A Labour of Love

Ervin TanFeature

Joycelyn (front row, second from right) with fellow Floral Ministry members and the flower arrangements they prepared for SVDP Feast Day. Photo: Joycelyn Tay

A Labour of Love

Joycelyn Tay, a homemaker and coordinator of the Floral Ministry at the Church of St Vincent de Paul, shares how she learnt about the faith and found a desire and means to give back.

My parents were freethinkers, although they were educated in mission schools. Nevertheless, they picked up many Christian values and practices, which they shared with me. As a family, we would even attend Christmas Mass each year. So my exposure to the faith started at an early age.

Joining the family of God

However, it was only later in life, in 2003, that my husband and I discerned and decided to attend the Rite of Christian Initiation for Adults (RCIA) together. We sought out the parishes near our home as our three children were aged 1, 3 and 5 then, and it would have been too difficult to attend RCIA at a parish that was too far away. Unfortunately, we learnt that RCIA had already begun in those parishes, and they were not accepting new registrations. Persevering through the discouragement, we saw an RCIA banner hanging outside the Church of St Vincent de Paul railings. We entered the church with hope in our hearts. We met the RCIA coordinator, who listened thoughtfully and arranged for us to meet Fr Michael Sitaram, the parish priest. He sympathised with our situation and organised a “Home RCIA” for us. During the times we were required to be in church, RCIA volunteers would happily babysit for us. Indeed, the dedication and love showed truly moved me. The selfless service I witnessed paved the way for our baptism as a family a year later. We have been joyfully living out our faith since.

From being served to serving

In 2012, I learnt that the Floral Ministry needed help. I had some relevant experience as I occasionally helped at a friend’s flower shop and enjoyed flower arrangements. With my children older and more independent by then, I had more time on my hands. It was my turn to answer the call to serve. It was a lesson in patience and humility, learning the ropes one step at a time. I started by helping to clean up after each session. I was then introduced to “flower conditioning”, which is the process of refreshing cut flowers by trimming their leaves and stems and placing them in water. Later, I was allowed to create small arrangements like those for pews. Little by little, I was exposed to more roles. With the guidance of senior members of the Floral Ministry, and supplemented by my own research, I learnt different tips about flower arrangements, such as picking out the appropriate flowers, providing for the various liturgical seasons, and where to place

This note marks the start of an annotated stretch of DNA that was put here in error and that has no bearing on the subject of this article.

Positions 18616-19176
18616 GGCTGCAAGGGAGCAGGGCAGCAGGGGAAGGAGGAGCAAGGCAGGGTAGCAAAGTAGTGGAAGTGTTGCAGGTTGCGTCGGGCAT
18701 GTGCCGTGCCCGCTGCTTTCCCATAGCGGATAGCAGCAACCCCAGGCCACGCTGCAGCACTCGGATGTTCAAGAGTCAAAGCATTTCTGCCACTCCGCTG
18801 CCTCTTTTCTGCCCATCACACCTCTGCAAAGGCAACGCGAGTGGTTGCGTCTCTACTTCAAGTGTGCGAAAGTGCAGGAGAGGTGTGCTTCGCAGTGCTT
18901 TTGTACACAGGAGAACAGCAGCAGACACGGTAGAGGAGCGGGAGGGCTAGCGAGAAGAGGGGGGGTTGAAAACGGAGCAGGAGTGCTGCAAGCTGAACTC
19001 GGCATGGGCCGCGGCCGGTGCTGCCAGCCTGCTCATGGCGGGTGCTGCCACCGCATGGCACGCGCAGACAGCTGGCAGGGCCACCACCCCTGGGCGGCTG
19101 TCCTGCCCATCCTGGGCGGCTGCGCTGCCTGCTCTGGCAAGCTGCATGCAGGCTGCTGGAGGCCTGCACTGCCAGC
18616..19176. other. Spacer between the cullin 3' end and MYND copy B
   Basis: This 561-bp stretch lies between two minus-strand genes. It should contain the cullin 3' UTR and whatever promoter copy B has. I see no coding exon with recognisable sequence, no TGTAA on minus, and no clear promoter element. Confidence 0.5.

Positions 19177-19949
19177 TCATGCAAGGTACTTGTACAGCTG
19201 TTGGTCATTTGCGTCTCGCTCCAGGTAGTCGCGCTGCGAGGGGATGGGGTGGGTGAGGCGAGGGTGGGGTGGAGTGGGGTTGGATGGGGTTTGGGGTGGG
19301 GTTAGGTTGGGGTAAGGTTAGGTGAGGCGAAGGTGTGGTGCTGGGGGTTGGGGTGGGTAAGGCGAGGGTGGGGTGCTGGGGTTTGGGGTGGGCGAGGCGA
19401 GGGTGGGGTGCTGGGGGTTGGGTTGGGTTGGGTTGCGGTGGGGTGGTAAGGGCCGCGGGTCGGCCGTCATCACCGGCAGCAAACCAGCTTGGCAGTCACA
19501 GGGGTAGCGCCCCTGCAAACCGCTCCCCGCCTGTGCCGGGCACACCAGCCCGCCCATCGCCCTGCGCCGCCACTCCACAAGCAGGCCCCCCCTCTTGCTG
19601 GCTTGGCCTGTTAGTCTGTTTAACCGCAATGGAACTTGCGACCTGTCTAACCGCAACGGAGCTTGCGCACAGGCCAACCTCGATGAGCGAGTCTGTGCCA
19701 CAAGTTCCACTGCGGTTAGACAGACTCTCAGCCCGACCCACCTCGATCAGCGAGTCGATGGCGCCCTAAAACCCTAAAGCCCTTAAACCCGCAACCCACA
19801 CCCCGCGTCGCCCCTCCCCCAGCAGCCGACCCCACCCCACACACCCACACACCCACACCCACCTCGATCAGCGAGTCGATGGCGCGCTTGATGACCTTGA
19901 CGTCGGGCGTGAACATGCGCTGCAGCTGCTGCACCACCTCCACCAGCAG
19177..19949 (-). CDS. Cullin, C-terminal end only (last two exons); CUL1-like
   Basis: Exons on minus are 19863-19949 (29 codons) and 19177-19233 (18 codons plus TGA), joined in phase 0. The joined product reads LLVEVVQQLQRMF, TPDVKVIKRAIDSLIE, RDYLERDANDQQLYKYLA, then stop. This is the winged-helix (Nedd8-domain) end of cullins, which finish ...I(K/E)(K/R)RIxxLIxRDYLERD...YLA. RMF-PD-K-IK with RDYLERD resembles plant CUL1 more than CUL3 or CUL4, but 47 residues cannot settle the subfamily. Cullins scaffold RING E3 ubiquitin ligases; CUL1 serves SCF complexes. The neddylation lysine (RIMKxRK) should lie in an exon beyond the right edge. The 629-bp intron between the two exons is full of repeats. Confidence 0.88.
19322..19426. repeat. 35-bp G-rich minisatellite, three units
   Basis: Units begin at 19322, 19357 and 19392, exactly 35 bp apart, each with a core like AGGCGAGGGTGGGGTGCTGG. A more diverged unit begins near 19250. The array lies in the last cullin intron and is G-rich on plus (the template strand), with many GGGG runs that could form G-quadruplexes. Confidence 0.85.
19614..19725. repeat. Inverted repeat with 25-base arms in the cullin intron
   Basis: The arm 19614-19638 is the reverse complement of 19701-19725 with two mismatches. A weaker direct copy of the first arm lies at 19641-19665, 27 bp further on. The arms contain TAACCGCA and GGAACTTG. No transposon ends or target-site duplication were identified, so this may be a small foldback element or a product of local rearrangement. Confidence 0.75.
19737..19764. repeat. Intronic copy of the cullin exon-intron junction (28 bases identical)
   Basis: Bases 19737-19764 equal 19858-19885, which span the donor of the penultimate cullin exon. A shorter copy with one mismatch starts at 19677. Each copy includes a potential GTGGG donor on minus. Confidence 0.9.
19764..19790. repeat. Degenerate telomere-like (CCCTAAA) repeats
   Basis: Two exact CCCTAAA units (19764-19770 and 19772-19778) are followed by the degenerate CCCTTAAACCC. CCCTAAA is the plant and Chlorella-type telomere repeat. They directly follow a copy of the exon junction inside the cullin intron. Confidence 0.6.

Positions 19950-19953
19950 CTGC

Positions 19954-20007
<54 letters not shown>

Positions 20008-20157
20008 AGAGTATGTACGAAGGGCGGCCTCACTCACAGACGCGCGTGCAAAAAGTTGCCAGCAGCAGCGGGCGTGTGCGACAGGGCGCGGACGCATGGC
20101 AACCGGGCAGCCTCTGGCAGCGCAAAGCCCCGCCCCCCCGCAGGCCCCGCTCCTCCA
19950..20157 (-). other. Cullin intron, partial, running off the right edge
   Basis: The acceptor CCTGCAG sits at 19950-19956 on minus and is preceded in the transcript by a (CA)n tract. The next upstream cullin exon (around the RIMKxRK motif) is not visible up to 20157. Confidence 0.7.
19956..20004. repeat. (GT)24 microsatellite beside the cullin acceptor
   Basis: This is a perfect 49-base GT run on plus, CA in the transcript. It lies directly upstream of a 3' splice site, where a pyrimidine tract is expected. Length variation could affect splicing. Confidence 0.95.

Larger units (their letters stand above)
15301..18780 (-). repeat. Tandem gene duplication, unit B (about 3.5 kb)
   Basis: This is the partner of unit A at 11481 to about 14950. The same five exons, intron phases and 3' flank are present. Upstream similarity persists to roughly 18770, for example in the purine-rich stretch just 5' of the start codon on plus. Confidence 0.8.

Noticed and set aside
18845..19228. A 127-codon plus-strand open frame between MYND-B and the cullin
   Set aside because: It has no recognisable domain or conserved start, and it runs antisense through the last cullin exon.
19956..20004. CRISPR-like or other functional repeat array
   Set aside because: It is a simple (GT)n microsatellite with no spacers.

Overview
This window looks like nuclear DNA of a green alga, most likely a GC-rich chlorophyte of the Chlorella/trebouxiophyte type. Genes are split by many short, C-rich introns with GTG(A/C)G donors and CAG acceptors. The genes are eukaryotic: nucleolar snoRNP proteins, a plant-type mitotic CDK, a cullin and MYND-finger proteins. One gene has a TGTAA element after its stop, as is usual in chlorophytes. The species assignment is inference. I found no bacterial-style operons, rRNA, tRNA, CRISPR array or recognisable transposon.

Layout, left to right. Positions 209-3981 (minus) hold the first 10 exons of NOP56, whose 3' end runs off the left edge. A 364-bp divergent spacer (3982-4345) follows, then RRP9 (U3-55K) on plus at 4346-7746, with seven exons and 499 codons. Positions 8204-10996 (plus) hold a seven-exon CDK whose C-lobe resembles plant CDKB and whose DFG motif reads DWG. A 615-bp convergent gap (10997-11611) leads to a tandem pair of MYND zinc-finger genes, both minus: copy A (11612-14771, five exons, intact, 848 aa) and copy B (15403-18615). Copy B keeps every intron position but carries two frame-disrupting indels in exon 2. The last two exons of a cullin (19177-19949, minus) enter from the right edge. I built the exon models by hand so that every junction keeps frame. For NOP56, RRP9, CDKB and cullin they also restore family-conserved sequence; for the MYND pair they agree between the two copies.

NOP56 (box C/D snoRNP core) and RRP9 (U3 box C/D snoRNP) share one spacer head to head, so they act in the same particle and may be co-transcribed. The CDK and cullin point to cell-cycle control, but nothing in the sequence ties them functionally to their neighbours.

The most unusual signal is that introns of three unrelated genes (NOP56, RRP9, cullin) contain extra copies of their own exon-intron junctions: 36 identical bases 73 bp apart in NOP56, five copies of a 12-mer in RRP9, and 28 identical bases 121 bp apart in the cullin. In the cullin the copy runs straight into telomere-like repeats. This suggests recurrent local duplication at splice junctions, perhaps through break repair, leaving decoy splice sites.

the arrangements. As my interest grew, so did my love for serving this way.

“Beautifying the church with flower arrangements increases the impact of our worship experience. It is indeed the work of our hands for His greater glory.”

While the compliments on my flower arrangements gratify me, I continually remind myself that my service is for God and not about me. Serving is exalting the glory of God and putting my focus on Him.

A continuing commitment

A few years ago, I was asked to be the coordinator of the Floral Ministry. This gave me an even greater appreciation for the hard work and commitment shown by the members. When churches first opened up after circuit breaker, only those under the age of60 were allowed to serve, leaving us only six active members initially. This meant more time was needed per active member. The few of us could be involved for a whole day just making the floral arrangements for a wedding! For the love of God, our Floral community gather together to serve Him with commitment and generosity. We hope that through this service, we gift our fellow Catholics a better and more beautiful encounter with God.

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